Ludi follows a woman plagued by work in search for her self-worth, keeping true to its themes but grappling with the right story to go with it.
In the United States, there is a commonly seen effort at working hard to have a better life, and this applies most especially to the immigrants who move there in search of that. But working hard at your occupation won’t always equal having a better life. As a character in this film gently puts it, “the American Dream isn’t what it used to be.” Our protagonist, Haitian immigrant Ludi Alcidor (Shein Mompremier) is part of that cycle, chasing at every opportunity to earn as much as possible to give her family a better life. Her character is the embodiment of the American Dream, and the heart of this small indie drama. Director Edson Jean derives the basis of Ludi’s struggle from his mother’s own experience, which provides the blueprint for a story with an important moral. Unfortunately, Ludi’s aspirations are somewhat dwindled by its plot, which doesn’t reach the heights of the powerful message it itches to tell. Yet, with small moments where the story truly feels personal, Ludi still manages to explore how excessive working can jeopardize one’s life. The film’s plot might get sidetracked, but the film’s touching sincerity never does.
Ludi is originally from Haiti, but she lives in the Little Haiti district of Miami, Florida, which makes her feel closer to home. Working as a nurse at a hospital, she endures endless amounts of hours, including an absurd quantity of overtime, to earn enough money to send to her family, back in Haiti. She is fatigued by her job, but she doesn’t stop at anything, most especially after her niece, Fafa, kindly asks for a new dress for graduation. Desperate for the cash and unable to obtain more shifts from co-workers who are on her same boat, Ludi decides to pick up a shift for private care offered by her landlord Blanca (Madelin Marchant). Since that goes against company policy, her decision puts her current job at risk. The patient, George (Alan Myles Heyman) does not prove easy to take care of either, constantly battling against Ludi’s efforts to assist him. Everything that Ludi suffers through soon begins to challenge her self-worth, and she begins to reevaluate all the hard sacrifice she put into finding a better life that never seems to come.
Ludi’s conversations with people (such as bus drivers and co-workers) practically summarize her way of thinking: work comes first. She makes zero time for herself, because of her fixation on helping her loved ones. While this reasoning is not bad per se, it deteriorates Ludi without her knowing it. It is only when she begins to interact with George that she slowly learns she must take it easy, instead of breaking her back trying to put all her focus on work. George himself, at his elderly age, recalls his entire life of ‘working like a horse’ only to end up old and frail, and forgetting to put his wife and kids first, and living the rest of his life in regret. These two characters share the same troubles, which we can all relate too, and help remind us that, while we keep busy, we should never to forget to take a moment now and then to enjoy our lives.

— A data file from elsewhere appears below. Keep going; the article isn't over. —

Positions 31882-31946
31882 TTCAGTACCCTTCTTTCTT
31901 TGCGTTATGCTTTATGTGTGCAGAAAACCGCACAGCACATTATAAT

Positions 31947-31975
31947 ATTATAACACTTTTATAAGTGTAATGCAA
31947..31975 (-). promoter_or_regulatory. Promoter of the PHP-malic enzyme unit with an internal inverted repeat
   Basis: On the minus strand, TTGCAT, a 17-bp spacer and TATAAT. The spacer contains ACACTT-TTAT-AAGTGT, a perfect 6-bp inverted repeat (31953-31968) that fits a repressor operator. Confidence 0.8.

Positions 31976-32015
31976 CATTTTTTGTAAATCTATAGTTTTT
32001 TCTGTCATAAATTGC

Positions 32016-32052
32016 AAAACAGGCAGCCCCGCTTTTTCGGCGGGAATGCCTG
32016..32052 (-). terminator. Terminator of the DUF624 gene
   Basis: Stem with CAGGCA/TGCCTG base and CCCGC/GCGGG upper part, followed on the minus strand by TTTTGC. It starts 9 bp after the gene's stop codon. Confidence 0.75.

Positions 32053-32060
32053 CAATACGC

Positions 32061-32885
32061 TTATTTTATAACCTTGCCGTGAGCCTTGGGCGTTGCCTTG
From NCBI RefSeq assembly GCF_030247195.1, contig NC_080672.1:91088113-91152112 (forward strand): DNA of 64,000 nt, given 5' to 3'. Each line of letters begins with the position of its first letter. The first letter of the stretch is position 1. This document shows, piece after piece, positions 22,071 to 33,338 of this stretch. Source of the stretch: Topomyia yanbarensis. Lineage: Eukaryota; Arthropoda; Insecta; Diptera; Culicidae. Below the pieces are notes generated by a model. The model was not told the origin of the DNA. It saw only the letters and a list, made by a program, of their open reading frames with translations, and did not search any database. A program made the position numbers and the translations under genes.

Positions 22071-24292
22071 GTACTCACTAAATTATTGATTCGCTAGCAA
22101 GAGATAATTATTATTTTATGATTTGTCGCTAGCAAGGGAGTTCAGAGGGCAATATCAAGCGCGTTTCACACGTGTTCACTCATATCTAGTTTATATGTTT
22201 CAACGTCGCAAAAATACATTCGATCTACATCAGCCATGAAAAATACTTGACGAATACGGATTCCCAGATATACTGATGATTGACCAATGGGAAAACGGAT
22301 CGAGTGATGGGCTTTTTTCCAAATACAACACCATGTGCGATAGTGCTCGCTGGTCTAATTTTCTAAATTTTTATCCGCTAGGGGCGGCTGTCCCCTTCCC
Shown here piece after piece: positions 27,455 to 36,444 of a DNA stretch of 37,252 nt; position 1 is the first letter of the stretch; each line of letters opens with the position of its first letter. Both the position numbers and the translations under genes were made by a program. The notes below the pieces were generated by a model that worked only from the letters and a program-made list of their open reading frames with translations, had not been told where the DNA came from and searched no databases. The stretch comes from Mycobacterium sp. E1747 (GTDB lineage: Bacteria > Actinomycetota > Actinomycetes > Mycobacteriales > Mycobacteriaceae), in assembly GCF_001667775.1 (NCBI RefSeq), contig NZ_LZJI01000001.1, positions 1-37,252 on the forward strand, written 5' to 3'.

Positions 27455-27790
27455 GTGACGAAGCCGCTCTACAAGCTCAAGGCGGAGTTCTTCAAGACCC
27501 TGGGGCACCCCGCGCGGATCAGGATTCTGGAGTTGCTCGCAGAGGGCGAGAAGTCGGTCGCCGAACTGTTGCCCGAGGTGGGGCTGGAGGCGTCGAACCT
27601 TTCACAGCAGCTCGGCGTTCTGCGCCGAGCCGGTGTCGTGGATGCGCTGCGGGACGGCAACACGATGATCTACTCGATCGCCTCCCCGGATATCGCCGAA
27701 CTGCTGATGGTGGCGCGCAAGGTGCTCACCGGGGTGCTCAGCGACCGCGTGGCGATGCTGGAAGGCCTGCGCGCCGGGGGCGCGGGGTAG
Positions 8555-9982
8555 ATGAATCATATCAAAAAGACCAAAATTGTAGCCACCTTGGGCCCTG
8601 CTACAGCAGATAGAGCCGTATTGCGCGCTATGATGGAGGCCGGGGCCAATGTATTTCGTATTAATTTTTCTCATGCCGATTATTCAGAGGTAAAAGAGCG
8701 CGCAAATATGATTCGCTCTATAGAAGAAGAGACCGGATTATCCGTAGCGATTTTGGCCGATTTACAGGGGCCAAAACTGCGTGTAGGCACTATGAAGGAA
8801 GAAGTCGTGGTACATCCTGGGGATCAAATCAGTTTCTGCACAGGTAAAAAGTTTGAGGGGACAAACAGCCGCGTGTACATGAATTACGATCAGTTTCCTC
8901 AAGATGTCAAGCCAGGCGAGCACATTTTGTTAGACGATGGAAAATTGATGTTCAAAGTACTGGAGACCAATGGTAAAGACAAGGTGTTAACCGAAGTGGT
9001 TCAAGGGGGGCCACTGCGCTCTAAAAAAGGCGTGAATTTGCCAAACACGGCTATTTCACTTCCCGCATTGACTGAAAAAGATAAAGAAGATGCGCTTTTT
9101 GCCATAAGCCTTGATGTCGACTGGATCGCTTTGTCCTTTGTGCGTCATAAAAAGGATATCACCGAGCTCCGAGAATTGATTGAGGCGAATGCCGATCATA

In the film’s unaverage 79 minute runtime, Ludi and George’s scenes together (which take up a majority of that length) are the meaty part of the film. The rest isn’t as fully fleshed out, for the writing fails to fully show the progression of Ludi’s internal struggle. We are introduced to Ludi’s life and empathize with her determination to help her family out, but the situations she comes across prior to her shift with George have no stakes that highlight the significance of the theme. From small things, like getting to work on time despite losing her bus, to having no upfront punishment from breaking company policy, most of the events in the first half of the film only make Ludi feel quite passive in her own story of struggle. Everything solely escalates in the latter half of the film, when she takes care of George. Here, the story finally builds up towards its climax, which contains the biggest blow to our protagonist. And, while the climax may feel a little unearned, it easily shows the consequences of Ludi’s decision to overwork herself. With this, the film’s theme gets its justice.
Ludi’s frustrations are effortlessly portrayed by Shein Mompremier, who gives Ludi a smile that disguises bottled up feelings, and effectively displays her character’s persistence towards impatient patients, and, more importantly, her undying hope for the American Dream. Her performance makes it easy for us to identify with her struggle. Her character glows of sympathy and interest, and both of these things are what the film will depend much upon, due to the lack of a straightforward narrative progression. With Ludi, Edson Jean gives the audience a piece of home with a flawed story that still manages to remind us the importance of putting our own personal lives first before our jobs. It’s a pivotal and universal message that all the Ludis of the world should embrace dearly.
Ludi was the Opening Film of the 38th Miami Film Festival, and premiered at the Silverspot Cinema on Friday, March 5, 2021. The film will be available for virtual viewing on March 6: click here for tickets.
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